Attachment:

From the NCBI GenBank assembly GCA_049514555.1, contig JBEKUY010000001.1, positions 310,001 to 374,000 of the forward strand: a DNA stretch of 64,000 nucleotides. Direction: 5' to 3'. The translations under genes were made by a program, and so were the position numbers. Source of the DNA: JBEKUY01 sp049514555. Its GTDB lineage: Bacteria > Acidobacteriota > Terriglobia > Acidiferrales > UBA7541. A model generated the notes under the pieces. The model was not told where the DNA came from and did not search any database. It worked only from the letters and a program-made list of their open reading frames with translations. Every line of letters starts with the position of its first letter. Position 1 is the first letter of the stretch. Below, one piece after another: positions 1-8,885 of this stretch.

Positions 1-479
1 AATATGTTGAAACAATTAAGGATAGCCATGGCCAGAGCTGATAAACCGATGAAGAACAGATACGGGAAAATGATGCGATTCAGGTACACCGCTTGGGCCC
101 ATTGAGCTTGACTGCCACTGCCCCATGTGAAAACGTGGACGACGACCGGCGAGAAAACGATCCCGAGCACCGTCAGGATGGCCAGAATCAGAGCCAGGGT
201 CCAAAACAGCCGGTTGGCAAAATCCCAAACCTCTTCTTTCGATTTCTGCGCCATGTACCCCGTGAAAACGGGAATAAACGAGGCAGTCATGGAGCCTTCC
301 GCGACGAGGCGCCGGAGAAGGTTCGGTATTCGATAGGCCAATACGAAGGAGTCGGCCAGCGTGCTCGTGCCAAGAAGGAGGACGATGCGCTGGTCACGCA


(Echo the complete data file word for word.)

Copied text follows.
From the NCBI GenBank assembly GCA_049514555.1, contig JBEKUY010000001.1, positions 310,001 to 374,000 of the forward strand: a DNA stretch of 64,000 nucleotides. Direction: 5' to 3'. The translations under genes were made by a program, and so were the position numbers. Source of the DNA: JBEKUY01 sp049514555. Its GTDB lineage: Bacteria > Acidobacteriota > Terriglobia > Acidiferrales > UBA7541. A model generated the notes under the pieces. The model was not told where the DNA came from and did not search any database. It worked only from the letters and a program-made list of their open reading frames with translations. Every line of letters starts with the position of its first letter. Position 1 is the first letter of the stretch. Below, one piece after another: positions 1-8,885 of this stretch.

Positions 1-479
1 AATATGTTGAAACAATTAAGGATAGCCATGGCCAGAGCTGATAAACCGATGAAGAACAGATACGGGAAAATGATGCGATTCAGGTACACCGCTTGGGCCC
101 ATTGAGCTTGACTGCCACTGCCCCATGTGAAAACGTGGACGACGACCGGCGAGAAAACGATCCCGAGCACCGTCAGGATGGCCAGAATCAGAGCCAGGGT
201 CCAAAACAGCCGGTTGGCAAAATCCCAAACCTCTTCTTTCGATTTCTGCGCCATGTACCCCGTGAAAACGGGAATAAACGAGGCAGTCATGGAGCCTTCC
301 GCGACGAGGCGCCGGAGAAGGTTCGGTATTCGATAGGCCAATACGAAGGAGTCGGCCAGCGTGCTCGTGCCAAGAAGGAGGACGATGCGCTGGTCACGCA